I know there are nuances. Rock belittled Smith and Pinkett Smith at the Oscars a few years ago. Pinkett Smith opts to keep her hair short because she has the autoimmune condition alopecia. Black women, historically, are over-scrutinized and undersupported, including in their choices around their hair. Spouses should defend one another.
For all those reasons and more, it would have been fair for Smith to object to Rock’s joke – with words. The man has the microphone of the world. Even if he hadn’t won the Oscar last night, for his role as Richard Williams, the father to tennis legends Venus and Serena Williams, in King Richard – mere minutes after the slap; the room was still reeling – Smith would have had ample opportunity to make a statement that reflected the love he insisted he wants to embody: Alopecia affects millions; no one should speculate why a woman shaves her head, or indeed does whatever she wants with her hair; making fun of someone’s appearance is cruel, etc. Good grief, Rock himself made a documentary, 2009′s Good Hair, about the cultural implications of Black hair. Smith could have eviscerated Rock through grace. He would have been a hero.
Instead, he turned himself into the embodiment of toxic masculinity, on a night that was built to celebrate Hollywood’s humanism. For the first time, the ceremony had an all-Black producing team. The three hosts (Regina Hall, Amy Schumer, Wanda Sykes) mocked Florida’s disgusting “Don’t Say Gay” law. Ariana DeBose became the first openly queer Latinx person to win best supporting actress. Troy Kotsur became the first deaf best supporting actor winner, for playing a salty fisherman whose love for his daughter trumps his own needs in CODA. Jessica Chastain won best actress for playing Tammy Faye Bakker, who may have robbed her parishioners blind, but preached love for AIDS victims. Smith’s act buried all of that in its wake.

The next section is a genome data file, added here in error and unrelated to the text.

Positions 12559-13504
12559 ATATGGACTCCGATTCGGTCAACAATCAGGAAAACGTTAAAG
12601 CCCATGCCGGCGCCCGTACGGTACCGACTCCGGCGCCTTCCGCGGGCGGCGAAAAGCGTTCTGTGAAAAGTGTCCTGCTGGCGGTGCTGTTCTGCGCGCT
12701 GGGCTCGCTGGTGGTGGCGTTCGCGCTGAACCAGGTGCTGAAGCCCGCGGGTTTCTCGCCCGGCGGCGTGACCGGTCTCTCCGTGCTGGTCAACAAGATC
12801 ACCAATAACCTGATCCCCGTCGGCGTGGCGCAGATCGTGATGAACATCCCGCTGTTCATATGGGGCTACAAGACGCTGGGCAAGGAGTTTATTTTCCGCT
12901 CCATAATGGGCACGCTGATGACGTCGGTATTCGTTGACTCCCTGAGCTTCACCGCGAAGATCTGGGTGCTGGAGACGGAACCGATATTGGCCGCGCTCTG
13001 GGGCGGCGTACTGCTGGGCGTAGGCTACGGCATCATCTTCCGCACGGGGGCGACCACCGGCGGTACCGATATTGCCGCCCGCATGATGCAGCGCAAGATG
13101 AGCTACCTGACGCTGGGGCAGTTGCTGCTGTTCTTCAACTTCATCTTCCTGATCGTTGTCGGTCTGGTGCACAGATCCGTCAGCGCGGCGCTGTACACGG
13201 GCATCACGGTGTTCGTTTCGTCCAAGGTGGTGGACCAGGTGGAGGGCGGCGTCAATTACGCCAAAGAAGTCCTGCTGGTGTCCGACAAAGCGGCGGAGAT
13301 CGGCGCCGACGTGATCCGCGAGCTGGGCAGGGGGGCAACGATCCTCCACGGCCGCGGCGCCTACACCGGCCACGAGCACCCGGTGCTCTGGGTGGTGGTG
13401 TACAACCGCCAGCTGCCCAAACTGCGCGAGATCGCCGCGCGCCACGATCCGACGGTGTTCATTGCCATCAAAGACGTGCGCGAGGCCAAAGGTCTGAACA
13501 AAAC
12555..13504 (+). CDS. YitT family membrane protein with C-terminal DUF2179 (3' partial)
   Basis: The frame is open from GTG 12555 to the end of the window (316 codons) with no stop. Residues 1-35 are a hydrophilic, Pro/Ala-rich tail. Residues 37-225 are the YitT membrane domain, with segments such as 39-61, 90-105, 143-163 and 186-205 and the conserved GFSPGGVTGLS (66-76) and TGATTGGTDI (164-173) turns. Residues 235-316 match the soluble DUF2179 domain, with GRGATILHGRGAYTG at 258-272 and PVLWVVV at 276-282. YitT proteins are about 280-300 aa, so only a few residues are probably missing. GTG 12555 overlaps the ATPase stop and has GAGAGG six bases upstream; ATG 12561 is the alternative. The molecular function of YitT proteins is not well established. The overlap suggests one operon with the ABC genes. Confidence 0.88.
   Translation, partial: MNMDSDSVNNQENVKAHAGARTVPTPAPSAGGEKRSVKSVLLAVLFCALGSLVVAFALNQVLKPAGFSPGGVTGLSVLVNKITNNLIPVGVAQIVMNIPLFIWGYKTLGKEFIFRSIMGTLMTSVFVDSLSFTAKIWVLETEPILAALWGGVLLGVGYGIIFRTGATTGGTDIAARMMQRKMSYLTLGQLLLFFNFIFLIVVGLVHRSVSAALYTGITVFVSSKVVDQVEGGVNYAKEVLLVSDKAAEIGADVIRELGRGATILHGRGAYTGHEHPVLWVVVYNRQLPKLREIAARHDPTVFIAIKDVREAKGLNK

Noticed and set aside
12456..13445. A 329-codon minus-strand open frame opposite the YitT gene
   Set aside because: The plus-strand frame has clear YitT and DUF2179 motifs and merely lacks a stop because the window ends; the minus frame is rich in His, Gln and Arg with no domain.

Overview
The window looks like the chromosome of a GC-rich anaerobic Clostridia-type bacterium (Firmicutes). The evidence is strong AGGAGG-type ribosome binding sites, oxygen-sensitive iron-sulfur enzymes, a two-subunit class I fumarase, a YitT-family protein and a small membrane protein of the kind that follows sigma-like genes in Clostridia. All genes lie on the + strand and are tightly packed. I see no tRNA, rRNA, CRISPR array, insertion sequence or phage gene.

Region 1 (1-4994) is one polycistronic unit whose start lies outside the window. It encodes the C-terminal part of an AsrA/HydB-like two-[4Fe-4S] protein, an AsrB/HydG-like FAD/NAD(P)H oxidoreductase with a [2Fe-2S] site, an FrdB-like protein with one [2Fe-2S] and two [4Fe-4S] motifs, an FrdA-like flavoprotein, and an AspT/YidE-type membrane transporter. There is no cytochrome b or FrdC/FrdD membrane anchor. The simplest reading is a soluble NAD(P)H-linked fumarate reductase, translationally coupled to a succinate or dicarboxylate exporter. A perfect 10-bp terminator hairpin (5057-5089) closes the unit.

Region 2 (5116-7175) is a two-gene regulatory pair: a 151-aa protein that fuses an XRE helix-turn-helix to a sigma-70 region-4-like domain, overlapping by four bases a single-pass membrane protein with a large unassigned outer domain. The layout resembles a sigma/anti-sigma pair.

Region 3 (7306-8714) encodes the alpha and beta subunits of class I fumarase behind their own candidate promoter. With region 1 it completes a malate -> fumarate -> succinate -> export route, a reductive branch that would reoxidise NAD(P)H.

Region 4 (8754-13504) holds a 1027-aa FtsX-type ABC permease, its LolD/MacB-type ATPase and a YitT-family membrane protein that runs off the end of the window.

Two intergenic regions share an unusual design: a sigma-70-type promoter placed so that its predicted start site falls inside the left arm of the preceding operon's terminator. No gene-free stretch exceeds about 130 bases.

The most nominated film going into the ceremony was Jane Campion’s The Power of the Dog, a long look at how brutalizing toxic masculinity is (it includes a literal toxin). Campion won best director for it – and, for the first time in history, was the second woman in a row to win that award (after Chloe Zhao for Nomadland). We should have been able to celebrate that. But no.
Of course, Campion created her own controversy at a previous awards show this year – again, with Smith involved – when she implied that she had a harder time succeeding as a director than the Williams sisters did succeeding at tennis. But Campion apologized to the Williams, and her apology felt sincere and properly contrite.
As of this writing, Smith has not apologized, other than to his fellow nominees and the Academy of Motion Picture Arts and Sciences. (Adding, narcissistically, that he hoped to be invited back.) He hasn’t apologized to Rock, who made his joke while presenting the best documentary award. He hasn’t apologized to Questlove, who won that award for Summer of Soul. Smith hasn’t acknowledged the terrible irony of that – that his act of violence overshadowed a film that shone a light on how a major Black cultural event about peace, love and music was sidelined and diminished for decades.